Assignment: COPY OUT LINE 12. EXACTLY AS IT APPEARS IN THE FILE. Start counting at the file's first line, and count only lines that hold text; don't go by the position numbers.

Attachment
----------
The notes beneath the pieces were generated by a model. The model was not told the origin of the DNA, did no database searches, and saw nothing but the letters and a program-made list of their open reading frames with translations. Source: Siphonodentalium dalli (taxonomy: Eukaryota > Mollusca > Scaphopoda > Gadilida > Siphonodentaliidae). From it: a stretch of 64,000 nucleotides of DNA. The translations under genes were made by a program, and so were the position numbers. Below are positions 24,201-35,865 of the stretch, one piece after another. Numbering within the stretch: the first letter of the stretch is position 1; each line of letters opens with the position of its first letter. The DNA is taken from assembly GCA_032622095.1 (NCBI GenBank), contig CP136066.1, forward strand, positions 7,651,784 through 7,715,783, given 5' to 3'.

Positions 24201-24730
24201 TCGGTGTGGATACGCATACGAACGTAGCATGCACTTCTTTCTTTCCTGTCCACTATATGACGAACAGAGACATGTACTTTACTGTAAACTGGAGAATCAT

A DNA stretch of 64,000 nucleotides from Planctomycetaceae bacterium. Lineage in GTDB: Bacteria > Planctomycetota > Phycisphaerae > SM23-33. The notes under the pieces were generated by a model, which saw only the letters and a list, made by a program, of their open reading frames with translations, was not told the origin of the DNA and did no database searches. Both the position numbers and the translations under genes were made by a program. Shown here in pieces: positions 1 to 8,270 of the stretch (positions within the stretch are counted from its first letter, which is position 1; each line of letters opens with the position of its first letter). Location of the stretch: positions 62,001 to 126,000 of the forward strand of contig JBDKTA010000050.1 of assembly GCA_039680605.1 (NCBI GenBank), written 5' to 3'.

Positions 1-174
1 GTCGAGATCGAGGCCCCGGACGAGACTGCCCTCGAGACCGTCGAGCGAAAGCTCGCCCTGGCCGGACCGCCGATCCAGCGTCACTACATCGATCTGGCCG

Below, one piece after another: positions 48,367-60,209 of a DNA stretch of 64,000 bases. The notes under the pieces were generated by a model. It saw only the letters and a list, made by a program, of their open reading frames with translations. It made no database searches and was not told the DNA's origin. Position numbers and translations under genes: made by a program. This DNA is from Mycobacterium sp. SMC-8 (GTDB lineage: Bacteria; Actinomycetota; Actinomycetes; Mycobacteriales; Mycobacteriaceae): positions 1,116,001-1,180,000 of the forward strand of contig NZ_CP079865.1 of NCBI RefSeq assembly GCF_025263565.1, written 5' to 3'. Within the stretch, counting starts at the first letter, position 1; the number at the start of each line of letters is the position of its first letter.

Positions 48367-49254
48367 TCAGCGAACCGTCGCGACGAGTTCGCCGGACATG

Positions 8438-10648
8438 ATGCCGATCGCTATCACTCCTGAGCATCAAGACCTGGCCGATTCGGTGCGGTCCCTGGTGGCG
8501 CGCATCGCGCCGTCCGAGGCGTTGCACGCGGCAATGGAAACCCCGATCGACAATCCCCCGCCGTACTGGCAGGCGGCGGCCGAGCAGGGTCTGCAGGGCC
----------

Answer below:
8501 CGCATCGCGCCGTCCGAGGCGTTGCACGCGGCAATGGAAACCCCGATCGACAATCCCCCGCCGTACTGGCAGGCGGCGGCCGAGCAGGGTCTGCAGGGCC